Youth Day and Reconciliation Lunch

Today is Youth Day in South Africa and a public holiday. This day was set aside to commemorate a dark event in this nation’s history: The Soweto Uprising that began on June 16, 1976. Young students and their allies took to the streets of Soweto (the largest Township in South Africa, located in Johannesburg) on this day 40 years ago to protest the government changing the official teaching language of some parts of public education to Afrikaans. This was perceived by many people to put black students at a disadvantage, as their focus would shift from understanding the content to deciphering the language of instruction.

Police responded to this protest with shocking brutality. The official number of people killed is 176, despite police reports at the time that only 23 had died, and others claiming that as many as 700 were killed. This is the photo most closely associated with the Uprising:

Hector Pieterson

Hector Pieterson, a 13 year-old boy killed by police in Soweto on June 16, 1976 (photo credit Sam Nzima)

Other communities joined in the protests, and by the end of 1976 more than 600 people had died. Although it was another 14 years before Nelson Mandela was released from prison, these protests forever changed people’s acceptance of apartheid rule in South Africa.

I think I have mentioned before that there is a white family living in the Township. They moved here in 1998, inspired by the spirit of reconciliation and a desire to do what was within their power to help heal the wounds of the past. This is so extraordinary that even today, 18 years later, their friends in Town introduce them as “the people that live in the Township.”

Every Wednesday the Lady of the House hosts a Reconciliation Lunch. She serves a full lunch (honestly, I can’t have breakfast on Wednesdays anymore) and the doors to her home are open to anyone in the community who would like to attend. Anyone. I have been going regularly and I don’t know that I have ever seen fewer than 30 people in attendance. Imagine. Opening your home to 30 friends and total strangers every single week and feeding them until they’re stuffed.

Steam bread, township lunch, South Africa

Steam bread and stew. Delicious traditional South African food.

The idea of the Lunch is to sit and eat with people that you would normally not have an opportunity to sit and eat with and learn about one another’s lives. The Lady of the House has a topic to discuss every week and everyone at the table must share their perspectives on the topic. Sometimes the topic is light and fluffy, for instance ‘talk about your best friend growing up and what you did together’, sometimes it can be quite intense and heartbreaking, such as when she asked us to share about our experiences with crime.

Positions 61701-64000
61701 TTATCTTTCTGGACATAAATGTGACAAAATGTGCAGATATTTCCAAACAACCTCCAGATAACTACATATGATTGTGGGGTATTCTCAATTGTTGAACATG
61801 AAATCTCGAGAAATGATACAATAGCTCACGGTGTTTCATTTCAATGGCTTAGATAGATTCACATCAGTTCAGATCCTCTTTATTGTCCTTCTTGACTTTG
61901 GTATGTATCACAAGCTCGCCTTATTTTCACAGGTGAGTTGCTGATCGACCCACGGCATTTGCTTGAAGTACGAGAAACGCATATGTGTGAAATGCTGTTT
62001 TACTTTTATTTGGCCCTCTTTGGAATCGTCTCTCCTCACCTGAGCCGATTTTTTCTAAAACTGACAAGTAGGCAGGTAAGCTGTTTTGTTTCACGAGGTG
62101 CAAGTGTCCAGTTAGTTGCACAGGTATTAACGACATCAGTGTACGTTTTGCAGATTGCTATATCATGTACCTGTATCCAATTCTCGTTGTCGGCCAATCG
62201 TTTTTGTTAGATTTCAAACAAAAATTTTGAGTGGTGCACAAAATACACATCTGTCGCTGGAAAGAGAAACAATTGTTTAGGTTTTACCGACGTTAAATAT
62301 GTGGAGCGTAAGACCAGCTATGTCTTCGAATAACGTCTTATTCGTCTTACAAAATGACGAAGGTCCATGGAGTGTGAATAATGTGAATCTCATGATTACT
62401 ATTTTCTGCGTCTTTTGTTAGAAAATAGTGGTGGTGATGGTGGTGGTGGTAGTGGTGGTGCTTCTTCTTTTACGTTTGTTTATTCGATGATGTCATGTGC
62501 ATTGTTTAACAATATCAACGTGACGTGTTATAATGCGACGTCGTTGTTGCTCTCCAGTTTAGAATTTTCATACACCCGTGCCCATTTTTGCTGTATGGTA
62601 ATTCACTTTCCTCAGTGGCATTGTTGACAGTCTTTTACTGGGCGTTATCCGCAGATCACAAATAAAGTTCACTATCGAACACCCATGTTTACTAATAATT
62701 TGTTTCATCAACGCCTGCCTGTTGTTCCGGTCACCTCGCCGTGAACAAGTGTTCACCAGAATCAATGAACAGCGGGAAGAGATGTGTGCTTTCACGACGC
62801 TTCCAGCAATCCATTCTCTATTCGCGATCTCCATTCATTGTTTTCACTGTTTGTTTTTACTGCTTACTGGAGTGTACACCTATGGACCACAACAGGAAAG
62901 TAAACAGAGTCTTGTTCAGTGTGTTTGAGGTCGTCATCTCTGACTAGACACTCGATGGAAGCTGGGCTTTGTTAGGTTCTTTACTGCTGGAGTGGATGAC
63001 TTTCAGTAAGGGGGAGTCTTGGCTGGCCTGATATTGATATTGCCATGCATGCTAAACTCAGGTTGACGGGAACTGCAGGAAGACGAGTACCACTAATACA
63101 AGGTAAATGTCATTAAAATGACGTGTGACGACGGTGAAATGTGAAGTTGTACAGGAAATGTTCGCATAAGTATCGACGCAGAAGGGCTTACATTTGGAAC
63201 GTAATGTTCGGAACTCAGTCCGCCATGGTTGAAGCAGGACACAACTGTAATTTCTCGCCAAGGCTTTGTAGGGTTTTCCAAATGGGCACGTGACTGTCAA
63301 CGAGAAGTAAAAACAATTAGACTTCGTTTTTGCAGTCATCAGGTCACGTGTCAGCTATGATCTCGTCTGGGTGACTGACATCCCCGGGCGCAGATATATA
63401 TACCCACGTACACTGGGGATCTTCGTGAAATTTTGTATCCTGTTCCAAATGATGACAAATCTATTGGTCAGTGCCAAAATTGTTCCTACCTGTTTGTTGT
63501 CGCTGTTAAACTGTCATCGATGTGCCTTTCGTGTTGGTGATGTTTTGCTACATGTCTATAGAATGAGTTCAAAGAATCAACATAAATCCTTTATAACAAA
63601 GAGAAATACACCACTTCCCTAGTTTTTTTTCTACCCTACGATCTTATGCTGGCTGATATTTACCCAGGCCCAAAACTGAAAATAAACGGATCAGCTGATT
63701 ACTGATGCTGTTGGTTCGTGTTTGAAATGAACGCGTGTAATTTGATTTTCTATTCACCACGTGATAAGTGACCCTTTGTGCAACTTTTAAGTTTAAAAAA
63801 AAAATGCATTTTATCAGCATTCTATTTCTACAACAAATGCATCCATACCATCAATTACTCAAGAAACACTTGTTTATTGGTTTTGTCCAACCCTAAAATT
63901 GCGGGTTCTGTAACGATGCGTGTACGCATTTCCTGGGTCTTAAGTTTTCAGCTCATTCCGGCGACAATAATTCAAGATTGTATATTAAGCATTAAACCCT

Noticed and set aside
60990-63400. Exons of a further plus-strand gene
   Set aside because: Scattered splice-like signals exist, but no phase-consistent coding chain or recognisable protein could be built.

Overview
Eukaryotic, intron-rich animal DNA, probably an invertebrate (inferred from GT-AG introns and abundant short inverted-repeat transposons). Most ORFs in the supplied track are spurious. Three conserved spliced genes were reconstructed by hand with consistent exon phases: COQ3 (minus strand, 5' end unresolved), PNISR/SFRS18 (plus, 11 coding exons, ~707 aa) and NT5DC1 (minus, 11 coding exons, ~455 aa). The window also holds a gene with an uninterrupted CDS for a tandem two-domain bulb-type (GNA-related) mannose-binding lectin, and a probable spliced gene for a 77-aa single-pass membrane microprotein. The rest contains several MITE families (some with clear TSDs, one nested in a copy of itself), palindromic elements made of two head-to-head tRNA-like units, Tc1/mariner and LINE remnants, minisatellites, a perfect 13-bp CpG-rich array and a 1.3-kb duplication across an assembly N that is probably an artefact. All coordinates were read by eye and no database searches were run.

Sometimes I think the topic is going to be fluffy, as in ‘talk about your mother’ following Mother’s Day, and I end up crying at the table.

I always learn something. This week we talked about our hometowns. Several people spoke about growing up in the Township and how much it has changed in terms of safety since they were kids. A student from the University spoke about growing up in Joburg and living behind electric fences and having their family dogs poisoned by people trying to break in. One lady spoke about how lovely her hometown was because she was able to ride her bike to and from school without worry. That one really struck me. It never occurred to me that it would be a privilege to be able to ride your bike as a child without having to worry about what might happen.

I don’t feel that I contributed much to the conversation this week. Barrie was…nice?

I would love to ask the Lady of the House if she would make one Lunch topic about tourism, but I won’t because I don’t want to take away from the objective of the Lunch, even though I know it would be an amazing discussion. As it is I feel very lucky to have met such incredible people and to have had the opportunity to learn about the community in such a special way. On this Youth Day it is nice to reflect that the simple pleasure of sitting down and sharing a meal with one’s neighbours is no longer impossible, just special.

Playing dominoes in the Township, Cape Town, South Africa

Local dudes and students from the University playing dominoes together

First Impressions

Welcome to South Africa


February 23, 2016

“This is scary, and I am scared. But I can do this.”

I woke up in the middle of the night with this phrasing in my head. In the midst of a fitful, post-flight sleep I decided that this would be my new mantra. Sure, this new adventure is scary, but I have done lots of scarycool things before and have loved all of my adventures.

Only now that I’m fully awake and can hear the sounds of the morning, the unfamiliar birds chirping and the traffic roaring past on the highway – commuters on their way into their jobs in the city – I’m not sure that this is scary. I’m taking very seriously the warnings to not walk alone at night, to exercise caution around ATMs, and to ensure that the burglar bars are locked tight at all times. However, this part of the country, this town, this neighbourhood feels more like a cross between Beverly Hills and the Okanagan Valley than like any part of Africa I have ever been to before.IMG_2771